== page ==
Do metal snares inherently have more sympathetic buzz?

Philaiy9

Junior Member
So after a few years of playing only metal snares (an LM402 and an Acrolite) I finally bought a wood snare: a Slingerland Hollywood Ace. I like that it's more articulate and a bit quieter, although there are some things about the metal drums I like too. But I think the biggest difference is the huge amount of sympathetic buzz the metal drums get. Playing the metal snares there's a long trail of buzz after each stroke from interacting with my rack tom, and it almost completely disappears playing the wooden drum. I have an ambassador on the Slingerland and Aquarian modern vintage mediums on the Ludwigs, tuned similarly. The Slingerland has vintage Ludwig 16-strand wires and the Ludwigs have 16-strand Puresound equalizers. Frankly, this problem turns me off from playing the metal ones--I know there are things I can do to limit it but it's a pain when the Slingerland completely sidesteps the issue.

Has anyone else noticed that metal snares have more sympathetic buzz? It would make sense considering they're built to be more resonant but I've never actually heard it said before.
 
  • Like
Reactions: jda

Stroman

Platinum Member
I don't think it has to do with shell material. I think it has to do with snare beds.

In my experience, deeper snare beds produce less sympathetic buzz, regardless of shell material.

Take a look at the snare beds on your Hollywood Ace snare. I'd bet they are deeper than the metal drums to which you're comparing.
 

Winston_Wolf

Platinum Member
The snare beds on Ludwig snares are almost nonexistent, which makes the wires easier to activate for sure. That said a sharp edge and shallow beds on a wood drum will have pretty much the same effect. An awful lot of buzz caused by an adjacent drum usually depends on how close in pitch the two are, which can be tuned out by adjusting one or both of the drums.

My guess in this case is your wood drum has deeper beds and rounder bearing edges, both of which make the snare wires a little less sensitive, hence less sympathetic buzz.
 

C. Dave Run

Gold Member
To supplement the above, broken/bent/crooked/stretched wires will have more sympathetic buzz than straight wires in good condition. Even if just a little crooked, the tension is not the same across all the wires. The ones with the least tension do the buzzing.
 

cbphoto

Diamond Member
The shell material has minimal effect, IMO. When something’s not right on the snare, it’s not the shell material causing the problem.

I’ve minimized excessive sympathetic buzz it by tweaking the reso head tuning and/or tightening or loosening the tension of the snappy. On a couple church kits, the butt ends of the snappy were not parallel to each other (i.e., skewed), and in another the snappy was not centered at all (one butt end was at the bearing edge).
 

Philaiy9

Junior Member
Thanks for all the replies. Looking at the snare beds, you're right that the Slingerland's are much deeper. I wish Ludwig had crimped in those kinds of beds to make things easy, but oh well. I'll keep experimenting with the tuning to see if I can reduce the buzz.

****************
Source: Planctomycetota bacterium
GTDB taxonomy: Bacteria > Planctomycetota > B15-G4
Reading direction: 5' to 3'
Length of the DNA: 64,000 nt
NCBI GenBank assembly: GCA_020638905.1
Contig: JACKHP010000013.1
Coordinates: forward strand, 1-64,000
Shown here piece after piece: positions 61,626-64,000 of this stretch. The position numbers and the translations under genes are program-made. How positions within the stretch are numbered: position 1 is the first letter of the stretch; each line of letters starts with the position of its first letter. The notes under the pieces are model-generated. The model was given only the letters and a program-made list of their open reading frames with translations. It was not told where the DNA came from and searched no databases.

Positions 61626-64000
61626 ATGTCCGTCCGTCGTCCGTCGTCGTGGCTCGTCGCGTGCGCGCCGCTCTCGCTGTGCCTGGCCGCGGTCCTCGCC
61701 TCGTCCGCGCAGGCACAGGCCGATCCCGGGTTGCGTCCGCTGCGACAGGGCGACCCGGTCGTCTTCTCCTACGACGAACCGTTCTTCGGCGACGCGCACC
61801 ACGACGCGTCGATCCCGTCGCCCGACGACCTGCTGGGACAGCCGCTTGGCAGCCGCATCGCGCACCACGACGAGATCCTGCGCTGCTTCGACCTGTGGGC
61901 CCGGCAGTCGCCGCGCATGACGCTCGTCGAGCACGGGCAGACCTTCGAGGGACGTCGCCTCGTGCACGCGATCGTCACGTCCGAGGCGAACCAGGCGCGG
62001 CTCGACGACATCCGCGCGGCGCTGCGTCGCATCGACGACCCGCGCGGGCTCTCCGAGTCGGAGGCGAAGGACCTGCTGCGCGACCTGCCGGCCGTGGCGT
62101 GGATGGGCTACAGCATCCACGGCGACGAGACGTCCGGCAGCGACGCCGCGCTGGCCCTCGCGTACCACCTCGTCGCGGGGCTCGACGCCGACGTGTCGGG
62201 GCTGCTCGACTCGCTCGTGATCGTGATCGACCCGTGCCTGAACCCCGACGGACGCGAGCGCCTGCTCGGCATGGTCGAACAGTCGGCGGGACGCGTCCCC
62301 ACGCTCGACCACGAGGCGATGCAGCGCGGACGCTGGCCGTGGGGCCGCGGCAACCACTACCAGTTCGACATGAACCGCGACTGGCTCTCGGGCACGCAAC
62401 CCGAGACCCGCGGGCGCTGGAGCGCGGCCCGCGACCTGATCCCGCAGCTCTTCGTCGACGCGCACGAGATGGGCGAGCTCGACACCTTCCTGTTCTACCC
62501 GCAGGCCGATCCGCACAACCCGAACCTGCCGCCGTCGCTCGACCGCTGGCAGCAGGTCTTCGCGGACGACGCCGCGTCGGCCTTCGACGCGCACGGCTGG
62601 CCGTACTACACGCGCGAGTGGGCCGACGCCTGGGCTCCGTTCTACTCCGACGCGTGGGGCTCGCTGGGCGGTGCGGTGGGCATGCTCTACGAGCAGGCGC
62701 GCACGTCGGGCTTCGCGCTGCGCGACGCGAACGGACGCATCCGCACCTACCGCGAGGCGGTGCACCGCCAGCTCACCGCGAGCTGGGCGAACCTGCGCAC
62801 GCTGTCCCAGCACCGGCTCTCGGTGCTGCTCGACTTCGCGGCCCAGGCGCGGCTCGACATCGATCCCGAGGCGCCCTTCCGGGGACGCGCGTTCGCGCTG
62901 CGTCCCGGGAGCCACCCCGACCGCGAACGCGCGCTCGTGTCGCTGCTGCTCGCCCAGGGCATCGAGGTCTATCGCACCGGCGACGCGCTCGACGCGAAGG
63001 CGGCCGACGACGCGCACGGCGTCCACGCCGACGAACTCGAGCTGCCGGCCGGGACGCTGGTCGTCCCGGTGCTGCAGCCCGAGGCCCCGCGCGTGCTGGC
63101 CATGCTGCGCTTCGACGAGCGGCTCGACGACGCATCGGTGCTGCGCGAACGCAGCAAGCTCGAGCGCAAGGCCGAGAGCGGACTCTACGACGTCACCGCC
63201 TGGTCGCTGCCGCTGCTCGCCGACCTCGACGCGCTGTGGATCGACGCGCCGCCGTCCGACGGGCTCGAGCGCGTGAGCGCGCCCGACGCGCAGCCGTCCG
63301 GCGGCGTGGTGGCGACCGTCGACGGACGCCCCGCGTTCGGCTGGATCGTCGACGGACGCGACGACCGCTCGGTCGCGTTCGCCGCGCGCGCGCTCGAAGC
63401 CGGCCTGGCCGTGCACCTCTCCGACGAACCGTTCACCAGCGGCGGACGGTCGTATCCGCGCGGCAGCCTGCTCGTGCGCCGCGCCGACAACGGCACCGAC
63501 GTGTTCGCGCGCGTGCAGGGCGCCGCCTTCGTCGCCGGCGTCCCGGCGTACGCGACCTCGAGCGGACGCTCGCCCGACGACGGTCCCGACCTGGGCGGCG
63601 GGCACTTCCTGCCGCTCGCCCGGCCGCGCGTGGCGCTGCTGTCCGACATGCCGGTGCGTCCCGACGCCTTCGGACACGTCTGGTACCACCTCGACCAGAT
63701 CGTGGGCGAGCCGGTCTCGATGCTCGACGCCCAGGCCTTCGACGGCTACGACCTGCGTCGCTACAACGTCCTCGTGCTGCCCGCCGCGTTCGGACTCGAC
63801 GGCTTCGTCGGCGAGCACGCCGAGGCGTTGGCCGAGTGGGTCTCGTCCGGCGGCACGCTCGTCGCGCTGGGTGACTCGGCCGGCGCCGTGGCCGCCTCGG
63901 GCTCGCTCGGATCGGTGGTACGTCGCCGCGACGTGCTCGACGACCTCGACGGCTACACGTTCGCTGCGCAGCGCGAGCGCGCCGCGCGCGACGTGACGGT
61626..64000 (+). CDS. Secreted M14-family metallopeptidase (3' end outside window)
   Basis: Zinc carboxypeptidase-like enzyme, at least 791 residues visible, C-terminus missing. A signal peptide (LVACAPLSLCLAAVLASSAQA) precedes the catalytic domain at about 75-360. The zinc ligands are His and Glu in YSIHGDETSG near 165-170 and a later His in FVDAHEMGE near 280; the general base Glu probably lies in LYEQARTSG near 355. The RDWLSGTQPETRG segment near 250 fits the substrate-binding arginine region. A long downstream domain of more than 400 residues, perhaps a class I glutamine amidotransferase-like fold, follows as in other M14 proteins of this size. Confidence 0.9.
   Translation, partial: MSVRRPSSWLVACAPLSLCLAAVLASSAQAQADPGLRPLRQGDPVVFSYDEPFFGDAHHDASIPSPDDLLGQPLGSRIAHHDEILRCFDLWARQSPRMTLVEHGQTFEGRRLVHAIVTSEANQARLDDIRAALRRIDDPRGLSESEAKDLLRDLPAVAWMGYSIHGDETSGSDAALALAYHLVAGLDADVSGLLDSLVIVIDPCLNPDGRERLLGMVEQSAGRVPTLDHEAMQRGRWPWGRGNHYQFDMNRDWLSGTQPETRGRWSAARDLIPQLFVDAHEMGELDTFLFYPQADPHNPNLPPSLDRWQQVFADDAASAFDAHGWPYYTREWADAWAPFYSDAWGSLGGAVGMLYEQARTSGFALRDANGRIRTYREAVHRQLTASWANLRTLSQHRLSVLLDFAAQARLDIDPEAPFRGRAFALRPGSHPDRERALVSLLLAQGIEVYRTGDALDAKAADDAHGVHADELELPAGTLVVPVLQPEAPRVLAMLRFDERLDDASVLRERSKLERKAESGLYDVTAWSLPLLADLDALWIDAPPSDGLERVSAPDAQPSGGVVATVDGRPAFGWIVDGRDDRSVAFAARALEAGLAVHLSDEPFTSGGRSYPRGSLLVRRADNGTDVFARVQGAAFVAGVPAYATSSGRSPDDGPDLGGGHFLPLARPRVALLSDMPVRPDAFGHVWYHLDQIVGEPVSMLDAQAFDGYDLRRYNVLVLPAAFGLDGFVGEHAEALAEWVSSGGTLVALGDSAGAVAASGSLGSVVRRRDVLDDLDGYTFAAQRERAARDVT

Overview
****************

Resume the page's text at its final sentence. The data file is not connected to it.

Neilage

Junior Member
Another trick to reduce sympathetic buzz is slightly loosening the 4 reso lugs adjacent to the snare wires.
 

larryace

"Uncle Larry" - Administrator
Staff member
16 strand snare wires reduce buzz in my world.

Maybe try them on your metal snare
 

classikdrummr

Active Member
Tighten the Reso head as far as you can without choking it. Tighten the Wires as well. Tune your 10 " Tom down Slightly . That helped me
 

RobertM

Platinum Member
The snare drum with which I have experienced the most sympathetic snare buzz was wood, Yamaha Club Custom. It was weird.
 

JimmyM

Platinum Member
I learned something from a sound man just recently.

We were doing some recording and my metal snare was giving him fits. He took a 3" piece of masking tape and a stuck it on the resonant head across the snare wires. Problem solved. Sounds great: dry, sensitive and clean.
Did it to a cheap Ddrum snare with no beds once…worked well, I thought. Brought it from not the best snare I ever heard to decent enough for an emergency ;)
 
  • Like
Reactions: A J

A J

Well-known Member
Did it to a cheap Ddrum snare with no beds once…worked well, I thought. Brought it from not the best snare I ever heard to decent enough for an emergency ;)
My snare is a steel shelled Pearl Sensitone Elite 5.5" x14". It sounds great live but apparently it needs a little restraint for recording.
 

classikdrummr

Active Member
I learned something from a sound man just recently.

We were doing some recording and my metal snare was giving him fits. He took a 3" piece of masking tape and a stuck it on the resonant head across the snare wires. Problem solved. Sounds great: dry, sensitive and clean.
yes , ive done that. I Also put a business card between the snare wires and the reso. I didnt like it though. It choked the snare wires too much and was too dry IMO.
 

C. Dave Run

Gold Member
yes , ive done that. I Also put a business card between the snare wires and the reso. I didnt like it though. It choked the snare wires too much and was too dry IMO.
I do this when storing or transporting snares so the wires dont buzz from things that arent drum related (spin cycle on washer for example). Its usually just a piece of paper, but yeah been doing this forever.
 

A J

Well-known Member
yes , ive done that. I Also put a business card between the snare wires and the reso. I didnt like it though. It choked the snare wires too much and was too dry IMO.

Yeah. I had to remove the tape this evening at practice. It choked the sound too much. Great idea when you really need to dial back snare drum volume. Not so good when competing with Marshal amps! 😉
 
Top